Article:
Schmidle’s article, “Getting bin Laden”, about the night Osama bin Laden was killed, was a very realistic-sounding retelling of the mission. After further evaluation, however, it is clear that Schmidle was not being completely honest with the audience. He never interviewed the actual Navy SEALs or anyone else who witnessed the events of that night first hand, and yet there were some very specific details about the mission in his article. It seems he, at the very least, embellished his story, giving details about how the air smelled and how the SEALs felt at a given moment.
Restrepo, however, is much more based on a first-hand account of war. The producers, Hetherington and Junger, lived with the soldiers in the middle of it all. They witnessed the struggle, the pain, the reality of war. The audience is able to see the war first-hand, without a recreation, because they were videotaping what they saw. This type of journalism is much more genuine and believable, because we are not hearing it through the bias of a third-party.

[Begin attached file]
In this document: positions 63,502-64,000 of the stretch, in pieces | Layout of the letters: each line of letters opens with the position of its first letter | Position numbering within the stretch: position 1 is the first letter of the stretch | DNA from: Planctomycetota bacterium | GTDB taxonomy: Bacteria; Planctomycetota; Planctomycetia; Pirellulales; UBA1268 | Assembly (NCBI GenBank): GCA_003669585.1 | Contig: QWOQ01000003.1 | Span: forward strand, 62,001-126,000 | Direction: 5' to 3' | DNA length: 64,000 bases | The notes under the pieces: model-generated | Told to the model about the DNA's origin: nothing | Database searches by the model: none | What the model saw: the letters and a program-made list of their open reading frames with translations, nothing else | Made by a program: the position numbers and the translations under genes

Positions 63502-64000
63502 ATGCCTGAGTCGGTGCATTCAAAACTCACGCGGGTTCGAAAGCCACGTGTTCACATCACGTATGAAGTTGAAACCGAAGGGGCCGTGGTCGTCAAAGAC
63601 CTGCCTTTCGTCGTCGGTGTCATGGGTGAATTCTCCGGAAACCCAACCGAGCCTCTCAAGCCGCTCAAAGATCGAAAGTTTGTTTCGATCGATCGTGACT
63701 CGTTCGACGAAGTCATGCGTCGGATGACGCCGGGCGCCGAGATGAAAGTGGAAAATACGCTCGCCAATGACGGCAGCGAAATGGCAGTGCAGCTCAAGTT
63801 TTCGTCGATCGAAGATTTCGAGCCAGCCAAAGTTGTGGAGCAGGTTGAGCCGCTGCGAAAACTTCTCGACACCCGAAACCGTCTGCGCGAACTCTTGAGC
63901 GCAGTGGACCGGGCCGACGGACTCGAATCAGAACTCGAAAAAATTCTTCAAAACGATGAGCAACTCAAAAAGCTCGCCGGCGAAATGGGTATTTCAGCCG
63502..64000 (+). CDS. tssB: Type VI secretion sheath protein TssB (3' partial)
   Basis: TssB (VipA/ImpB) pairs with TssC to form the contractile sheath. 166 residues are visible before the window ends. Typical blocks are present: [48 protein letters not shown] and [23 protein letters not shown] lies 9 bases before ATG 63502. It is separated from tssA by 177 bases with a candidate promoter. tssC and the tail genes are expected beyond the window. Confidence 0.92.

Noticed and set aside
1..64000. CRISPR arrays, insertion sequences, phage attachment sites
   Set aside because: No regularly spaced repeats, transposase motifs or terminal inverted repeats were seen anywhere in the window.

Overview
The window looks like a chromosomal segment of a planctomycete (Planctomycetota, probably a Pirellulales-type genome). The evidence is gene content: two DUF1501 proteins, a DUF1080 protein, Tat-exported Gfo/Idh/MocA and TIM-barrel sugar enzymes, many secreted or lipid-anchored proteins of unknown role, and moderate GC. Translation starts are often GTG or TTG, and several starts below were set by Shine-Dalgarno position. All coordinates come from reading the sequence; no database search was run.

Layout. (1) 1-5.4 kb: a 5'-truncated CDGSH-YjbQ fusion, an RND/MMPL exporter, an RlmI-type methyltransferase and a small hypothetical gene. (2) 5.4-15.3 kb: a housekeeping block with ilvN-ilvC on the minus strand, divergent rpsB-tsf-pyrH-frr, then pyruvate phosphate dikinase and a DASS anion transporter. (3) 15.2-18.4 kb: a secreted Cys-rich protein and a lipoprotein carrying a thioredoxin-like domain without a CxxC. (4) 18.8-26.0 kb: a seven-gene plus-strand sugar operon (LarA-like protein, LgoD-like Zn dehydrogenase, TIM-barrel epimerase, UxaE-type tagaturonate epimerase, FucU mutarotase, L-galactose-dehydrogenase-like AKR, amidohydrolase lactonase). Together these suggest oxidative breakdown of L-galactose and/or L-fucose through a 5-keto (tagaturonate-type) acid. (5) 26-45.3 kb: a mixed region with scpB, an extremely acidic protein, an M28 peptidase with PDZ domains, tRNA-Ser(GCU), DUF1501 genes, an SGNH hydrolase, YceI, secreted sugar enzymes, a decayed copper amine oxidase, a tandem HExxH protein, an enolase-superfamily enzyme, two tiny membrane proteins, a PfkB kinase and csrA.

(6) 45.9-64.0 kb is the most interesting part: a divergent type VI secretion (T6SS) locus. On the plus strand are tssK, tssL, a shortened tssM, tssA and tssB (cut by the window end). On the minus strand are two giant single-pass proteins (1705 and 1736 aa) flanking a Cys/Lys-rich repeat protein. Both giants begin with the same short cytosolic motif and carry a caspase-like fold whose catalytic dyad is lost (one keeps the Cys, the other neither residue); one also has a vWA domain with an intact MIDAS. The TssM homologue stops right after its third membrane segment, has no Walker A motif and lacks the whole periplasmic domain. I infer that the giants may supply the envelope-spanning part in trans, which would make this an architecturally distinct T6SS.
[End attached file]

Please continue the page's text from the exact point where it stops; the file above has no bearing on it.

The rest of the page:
Restrepo portrays more of the ugly side of war, although that could perhaps be because the event itself was much more grim than the victory of killing Osama bin laden. Either way, both pieces were very intriguing, although Restrepo is a seemingly much more realistic reflection of the events.